7. Criteria for approval of self-regulatory guidelines
How does the Commission want companies to show compliance? Do they want the Trade Association certify full compliance by a member, must a member company prove compliance with each requirement in the guidelines, or is it sufficient for a company to demonstrate a clean record of compliance with a certified seal provider?
8. Retrospective application of the Rules to existing data.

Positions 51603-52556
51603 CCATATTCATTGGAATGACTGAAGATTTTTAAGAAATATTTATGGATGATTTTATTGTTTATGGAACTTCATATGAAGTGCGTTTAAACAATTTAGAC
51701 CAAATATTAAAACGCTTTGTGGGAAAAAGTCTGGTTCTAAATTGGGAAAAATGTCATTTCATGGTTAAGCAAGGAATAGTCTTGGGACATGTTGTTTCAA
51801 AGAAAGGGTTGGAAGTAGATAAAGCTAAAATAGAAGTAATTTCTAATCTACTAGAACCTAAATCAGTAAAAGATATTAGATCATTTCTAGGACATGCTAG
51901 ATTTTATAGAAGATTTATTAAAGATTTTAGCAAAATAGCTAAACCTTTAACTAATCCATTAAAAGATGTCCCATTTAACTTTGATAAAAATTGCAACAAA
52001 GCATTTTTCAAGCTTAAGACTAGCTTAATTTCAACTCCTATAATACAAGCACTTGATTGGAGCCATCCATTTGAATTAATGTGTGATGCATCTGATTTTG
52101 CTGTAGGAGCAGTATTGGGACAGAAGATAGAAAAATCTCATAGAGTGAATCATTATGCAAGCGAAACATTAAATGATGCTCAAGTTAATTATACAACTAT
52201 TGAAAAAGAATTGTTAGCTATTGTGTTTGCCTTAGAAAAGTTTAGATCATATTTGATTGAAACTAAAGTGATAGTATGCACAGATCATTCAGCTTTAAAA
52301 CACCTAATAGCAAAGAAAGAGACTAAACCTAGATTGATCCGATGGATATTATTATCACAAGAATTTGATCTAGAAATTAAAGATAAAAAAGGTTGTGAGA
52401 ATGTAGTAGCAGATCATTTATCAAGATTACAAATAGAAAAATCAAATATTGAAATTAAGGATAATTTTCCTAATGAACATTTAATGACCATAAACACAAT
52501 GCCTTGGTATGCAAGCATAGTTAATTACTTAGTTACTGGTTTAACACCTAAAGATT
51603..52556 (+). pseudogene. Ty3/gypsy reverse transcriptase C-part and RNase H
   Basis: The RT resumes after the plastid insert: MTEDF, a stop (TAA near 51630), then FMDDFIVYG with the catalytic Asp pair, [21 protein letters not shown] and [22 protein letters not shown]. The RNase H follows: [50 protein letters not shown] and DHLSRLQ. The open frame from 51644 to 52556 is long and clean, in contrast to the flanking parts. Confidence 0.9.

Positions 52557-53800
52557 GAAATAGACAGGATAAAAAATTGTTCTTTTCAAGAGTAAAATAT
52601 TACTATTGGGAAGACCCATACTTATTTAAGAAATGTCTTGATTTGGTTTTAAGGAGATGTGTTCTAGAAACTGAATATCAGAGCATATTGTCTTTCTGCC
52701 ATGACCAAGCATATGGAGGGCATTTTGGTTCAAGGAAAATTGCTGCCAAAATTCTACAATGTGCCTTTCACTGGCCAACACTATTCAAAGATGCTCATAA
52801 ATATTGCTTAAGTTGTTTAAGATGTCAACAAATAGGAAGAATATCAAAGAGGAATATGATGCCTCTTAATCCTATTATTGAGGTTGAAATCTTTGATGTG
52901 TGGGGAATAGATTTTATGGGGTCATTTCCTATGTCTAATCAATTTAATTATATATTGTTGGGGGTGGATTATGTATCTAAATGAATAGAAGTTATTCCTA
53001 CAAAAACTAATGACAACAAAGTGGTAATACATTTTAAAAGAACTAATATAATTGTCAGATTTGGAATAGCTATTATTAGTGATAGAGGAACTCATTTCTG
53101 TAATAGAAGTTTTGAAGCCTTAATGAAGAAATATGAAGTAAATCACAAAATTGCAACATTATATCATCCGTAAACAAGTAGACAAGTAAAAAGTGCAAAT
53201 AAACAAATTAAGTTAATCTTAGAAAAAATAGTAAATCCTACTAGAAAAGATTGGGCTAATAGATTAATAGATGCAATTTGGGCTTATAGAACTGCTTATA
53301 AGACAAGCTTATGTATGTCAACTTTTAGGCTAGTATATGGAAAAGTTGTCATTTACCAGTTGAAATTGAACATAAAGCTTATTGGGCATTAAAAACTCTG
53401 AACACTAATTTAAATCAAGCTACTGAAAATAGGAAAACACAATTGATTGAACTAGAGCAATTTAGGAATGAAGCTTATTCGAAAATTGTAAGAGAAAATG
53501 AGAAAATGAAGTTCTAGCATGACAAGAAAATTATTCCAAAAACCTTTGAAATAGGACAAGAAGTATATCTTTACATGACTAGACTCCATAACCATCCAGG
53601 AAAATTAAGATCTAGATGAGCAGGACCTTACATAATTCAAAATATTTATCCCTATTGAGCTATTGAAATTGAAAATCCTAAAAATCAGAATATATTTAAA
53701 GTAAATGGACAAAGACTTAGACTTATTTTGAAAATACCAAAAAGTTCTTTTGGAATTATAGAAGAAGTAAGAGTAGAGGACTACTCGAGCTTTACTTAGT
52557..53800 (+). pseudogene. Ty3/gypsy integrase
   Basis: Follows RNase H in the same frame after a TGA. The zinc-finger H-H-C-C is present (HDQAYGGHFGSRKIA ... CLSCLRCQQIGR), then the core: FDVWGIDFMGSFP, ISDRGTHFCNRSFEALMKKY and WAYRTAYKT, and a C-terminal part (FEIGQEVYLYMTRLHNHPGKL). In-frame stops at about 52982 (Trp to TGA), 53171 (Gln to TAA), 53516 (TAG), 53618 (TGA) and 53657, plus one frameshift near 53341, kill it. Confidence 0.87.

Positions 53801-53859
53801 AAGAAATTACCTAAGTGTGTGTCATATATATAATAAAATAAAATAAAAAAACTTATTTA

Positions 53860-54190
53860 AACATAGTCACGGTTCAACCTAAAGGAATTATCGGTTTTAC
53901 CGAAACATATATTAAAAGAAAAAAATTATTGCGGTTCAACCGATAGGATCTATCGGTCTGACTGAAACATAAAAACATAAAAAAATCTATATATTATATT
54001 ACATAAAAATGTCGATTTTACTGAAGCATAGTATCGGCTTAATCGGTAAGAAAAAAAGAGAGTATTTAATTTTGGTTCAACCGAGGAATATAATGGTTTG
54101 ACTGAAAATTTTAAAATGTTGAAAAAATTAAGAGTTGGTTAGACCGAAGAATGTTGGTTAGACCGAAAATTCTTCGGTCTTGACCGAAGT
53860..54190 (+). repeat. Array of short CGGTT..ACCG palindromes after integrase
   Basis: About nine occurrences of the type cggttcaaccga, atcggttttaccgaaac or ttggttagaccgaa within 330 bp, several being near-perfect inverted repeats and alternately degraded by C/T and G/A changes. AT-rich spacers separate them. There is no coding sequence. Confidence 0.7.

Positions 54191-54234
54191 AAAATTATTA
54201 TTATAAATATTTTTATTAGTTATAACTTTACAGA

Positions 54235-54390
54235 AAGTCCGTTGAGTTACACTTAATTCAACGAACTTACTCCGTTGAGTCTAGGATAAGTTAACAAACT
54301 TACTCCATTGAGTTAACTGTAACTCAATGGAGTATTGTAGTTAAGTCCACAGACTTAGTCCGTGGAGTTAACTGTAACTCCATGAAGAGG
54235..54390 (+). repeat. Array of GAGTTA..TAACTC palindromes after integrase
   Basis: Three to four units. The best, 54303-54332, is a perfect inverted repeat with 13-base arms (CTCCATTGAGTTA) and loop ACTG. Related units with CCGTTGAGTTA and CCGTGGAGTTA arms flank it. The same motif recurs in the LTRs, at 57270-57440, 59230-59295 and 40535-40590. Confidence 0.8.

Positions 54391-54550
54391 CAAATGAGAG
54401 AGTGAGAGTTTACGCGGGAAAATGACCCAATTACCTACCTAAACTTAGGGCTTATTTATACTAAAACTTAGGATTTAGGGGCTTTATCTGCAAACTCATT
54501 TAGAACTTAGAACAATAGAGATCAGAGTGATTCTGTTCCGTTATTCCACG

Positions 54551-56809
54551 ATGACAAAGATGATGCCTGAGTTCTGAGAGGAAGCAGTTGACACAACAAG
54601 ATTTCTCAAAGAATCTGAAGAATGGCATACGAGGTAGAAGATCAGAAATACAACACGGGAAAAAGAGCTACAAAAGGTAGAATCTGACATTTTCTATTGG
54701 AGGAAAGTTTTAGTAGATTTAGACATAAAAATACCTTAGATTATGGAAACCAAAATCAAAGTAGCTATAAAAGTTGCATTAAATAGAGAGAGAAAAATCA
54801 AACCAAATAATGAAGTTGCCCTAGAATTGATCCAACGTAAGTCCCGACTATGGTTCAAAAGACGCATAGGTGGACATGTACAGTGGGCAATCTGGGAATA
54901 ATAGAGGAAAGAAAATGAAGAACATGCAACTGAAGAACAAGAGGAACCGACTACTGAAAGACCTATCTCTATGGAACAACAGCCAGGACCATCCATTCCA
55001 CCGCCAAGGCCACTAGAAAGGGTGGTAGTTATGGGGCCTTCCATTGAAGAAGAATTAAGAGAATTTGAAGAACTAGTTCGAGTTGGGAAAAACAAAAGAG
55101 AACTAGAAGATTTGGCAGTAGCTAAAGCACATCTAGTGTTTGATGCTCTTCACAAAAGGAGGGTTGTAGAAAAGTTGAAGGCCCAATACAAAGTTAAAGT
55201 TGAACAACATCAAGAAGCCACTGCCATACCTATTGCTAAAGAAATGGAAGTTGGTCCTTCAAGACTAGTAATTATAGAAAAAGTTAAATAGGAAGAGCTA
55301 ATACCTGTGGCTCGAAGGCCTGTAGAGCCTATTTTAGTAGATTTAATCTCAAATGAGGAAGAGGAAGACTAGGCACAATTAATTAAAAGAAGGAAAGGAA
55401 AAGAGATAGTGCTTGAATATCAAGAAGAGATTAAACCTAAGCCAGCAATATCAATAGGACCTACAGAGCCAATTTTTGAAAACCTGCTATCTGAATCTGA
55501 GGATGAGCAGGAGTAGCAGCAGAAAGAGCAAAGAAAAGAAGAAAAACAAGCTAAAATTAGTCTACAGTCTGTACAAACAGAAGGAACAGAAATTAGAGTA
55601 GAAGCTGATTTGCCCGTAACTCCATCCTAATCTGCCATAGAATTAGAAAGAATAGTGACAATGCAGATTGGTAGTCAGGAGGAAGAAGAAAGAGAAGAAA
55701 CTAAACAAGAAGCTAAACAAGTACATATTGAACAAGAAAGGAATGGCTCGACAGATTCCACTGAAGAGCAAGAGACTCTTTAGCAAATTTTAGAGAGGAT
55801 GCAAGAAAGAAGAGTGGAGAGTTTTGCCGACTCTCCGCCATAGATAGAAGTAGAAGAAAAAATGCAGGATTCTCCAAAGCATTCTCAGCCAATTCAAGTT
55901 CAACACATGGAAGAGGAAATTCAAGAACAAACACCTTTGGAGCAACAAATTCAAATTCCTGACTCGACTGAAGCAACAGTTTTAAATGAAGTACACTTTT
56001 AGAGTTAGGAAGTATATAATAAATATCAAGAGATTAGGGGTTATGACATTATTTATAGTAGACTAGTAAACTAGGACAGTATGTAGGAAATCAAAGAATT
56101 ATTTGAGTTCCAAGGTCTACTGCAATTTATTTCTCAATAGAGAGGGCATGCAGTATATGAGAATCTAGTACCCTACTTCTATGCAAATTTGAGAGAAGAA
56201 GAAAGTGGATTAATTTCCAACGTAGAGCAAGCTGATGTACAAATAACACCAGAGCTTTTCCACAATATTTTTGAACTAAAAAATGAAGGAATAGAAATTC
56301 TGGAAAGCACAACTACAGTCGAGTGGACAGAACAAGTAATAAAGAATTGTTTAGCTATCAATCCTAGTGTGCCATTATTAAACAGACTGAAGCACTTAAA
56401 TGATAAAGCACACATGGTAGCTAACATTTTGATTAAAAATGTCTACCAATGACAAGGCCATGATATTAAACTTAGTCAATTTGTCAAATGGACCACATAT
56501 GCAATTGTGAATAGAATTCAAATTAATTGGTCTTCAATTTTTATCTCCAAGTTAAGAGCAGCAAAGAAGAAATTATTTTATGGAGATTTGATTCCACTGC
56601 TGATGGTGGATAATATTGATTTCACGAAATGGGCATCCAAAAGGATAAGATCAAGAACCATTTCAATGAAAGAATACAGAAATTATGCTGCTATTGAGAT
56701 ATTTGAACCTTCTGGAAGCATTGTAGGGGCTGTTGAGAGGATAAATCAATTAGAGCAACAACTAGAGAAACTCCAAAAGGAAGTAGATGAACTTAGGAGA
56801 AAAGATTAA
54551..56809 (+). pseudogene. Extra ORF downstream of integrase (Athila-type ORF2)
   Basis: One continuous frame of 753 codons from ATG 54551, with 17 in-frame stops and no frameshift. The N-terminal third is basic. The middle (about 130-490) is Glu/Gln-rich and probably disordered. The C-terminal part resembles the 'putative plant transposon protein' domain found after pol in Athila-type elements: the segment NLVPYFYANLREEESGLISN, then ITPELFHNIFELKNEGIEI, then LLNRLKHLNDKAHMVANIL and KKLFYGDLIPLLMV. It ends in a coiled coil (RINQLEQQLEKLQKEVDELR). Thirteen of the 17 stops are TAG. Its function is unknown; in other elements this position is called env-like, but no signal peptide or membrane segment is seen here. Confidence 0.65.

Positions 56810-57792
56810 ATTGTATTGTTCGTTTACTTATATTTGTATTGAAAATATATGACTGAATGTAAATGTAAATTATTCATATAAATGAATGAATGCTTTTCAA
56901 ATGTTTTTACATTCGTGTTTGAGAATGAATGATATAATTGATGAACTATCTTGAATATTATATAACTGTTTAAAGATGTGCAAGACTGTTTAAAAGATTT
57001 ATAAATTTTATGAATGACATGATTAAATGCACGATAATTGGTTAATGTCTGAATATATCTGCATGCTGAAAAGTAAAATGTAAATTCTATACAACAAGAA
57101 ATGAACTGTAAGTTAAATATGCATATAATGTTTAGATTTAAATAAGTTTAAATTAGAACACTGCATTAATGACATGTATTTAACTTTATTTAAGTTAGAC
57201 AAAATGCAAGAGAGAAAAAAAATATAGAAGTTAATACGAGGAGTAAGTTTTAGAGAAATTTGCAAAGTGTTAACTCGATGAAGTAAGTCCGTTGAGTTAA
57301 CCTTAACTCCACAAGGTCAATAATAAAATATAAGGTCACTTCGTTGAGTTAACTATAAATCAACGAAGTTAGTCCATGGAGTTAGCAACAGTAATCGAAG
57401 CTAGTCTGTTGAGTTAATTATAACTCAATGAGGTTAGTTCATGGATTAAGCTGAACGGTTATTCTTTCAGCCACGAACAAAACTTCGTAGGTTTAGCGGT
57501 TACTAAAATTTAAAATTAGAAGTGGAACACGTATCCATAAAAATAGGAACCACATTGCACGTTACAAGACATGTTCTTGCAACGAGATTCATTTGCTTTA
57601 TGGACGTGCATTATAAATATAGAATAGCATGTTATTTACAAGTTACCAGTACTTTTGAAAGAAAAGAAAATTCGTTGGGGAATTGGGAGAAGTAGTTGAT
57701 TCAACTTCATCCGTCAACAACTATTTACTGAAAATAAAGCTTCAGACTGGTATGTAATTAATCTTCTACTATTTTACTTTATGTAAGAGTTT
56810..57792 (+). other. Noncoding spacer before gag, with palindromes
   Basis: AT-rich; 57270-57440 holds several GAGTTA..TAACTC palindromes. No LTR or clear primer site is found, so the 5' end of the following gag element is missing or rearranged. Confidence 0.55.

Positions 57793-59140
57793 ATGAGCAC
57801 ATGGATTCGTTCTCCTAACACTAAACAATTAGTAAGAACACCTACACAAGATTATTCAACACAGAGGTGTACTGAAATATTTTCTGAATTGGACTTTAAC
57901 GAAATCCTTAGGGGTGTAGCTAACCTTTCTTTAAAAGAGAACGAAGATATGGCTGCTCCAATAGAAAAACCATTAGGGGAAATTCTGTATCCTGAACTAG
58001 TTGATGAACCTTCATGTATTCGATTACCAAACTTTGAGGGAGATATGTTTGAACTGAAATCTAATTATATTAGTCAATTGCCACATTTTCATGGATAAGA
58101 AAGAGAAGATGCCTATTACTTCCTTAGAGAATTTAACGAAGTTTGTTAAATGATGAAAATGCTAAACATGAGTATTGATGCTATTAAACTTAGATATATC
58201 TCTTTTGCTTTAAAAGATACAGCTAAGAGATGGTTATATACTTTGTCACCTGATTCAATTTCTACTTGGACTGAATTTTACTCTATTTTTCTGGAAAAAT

The Commissions Overview of the Proposed Rule states that it "protects personal information collected from children prior to the effective date of the final Rule if an operator wishes to use such information in the future." The statute itself is far from clear on this point. The only act specifically prohibited by section 1303(a)(1) is the collection of personal information in violation of the Commissions regulation, not the use of information collected without adequate safeguards. As to the regulations required by section 1303(b)(1), they apply only to an entity that "collects" personal information on websites and online services directed to children (or that "is collecting" such data with actual knowledge that the source of the data is a child); the statute never uses any form of the past tense, nor otherwise suggests that the regulations may be applied to the use of data collected in the past.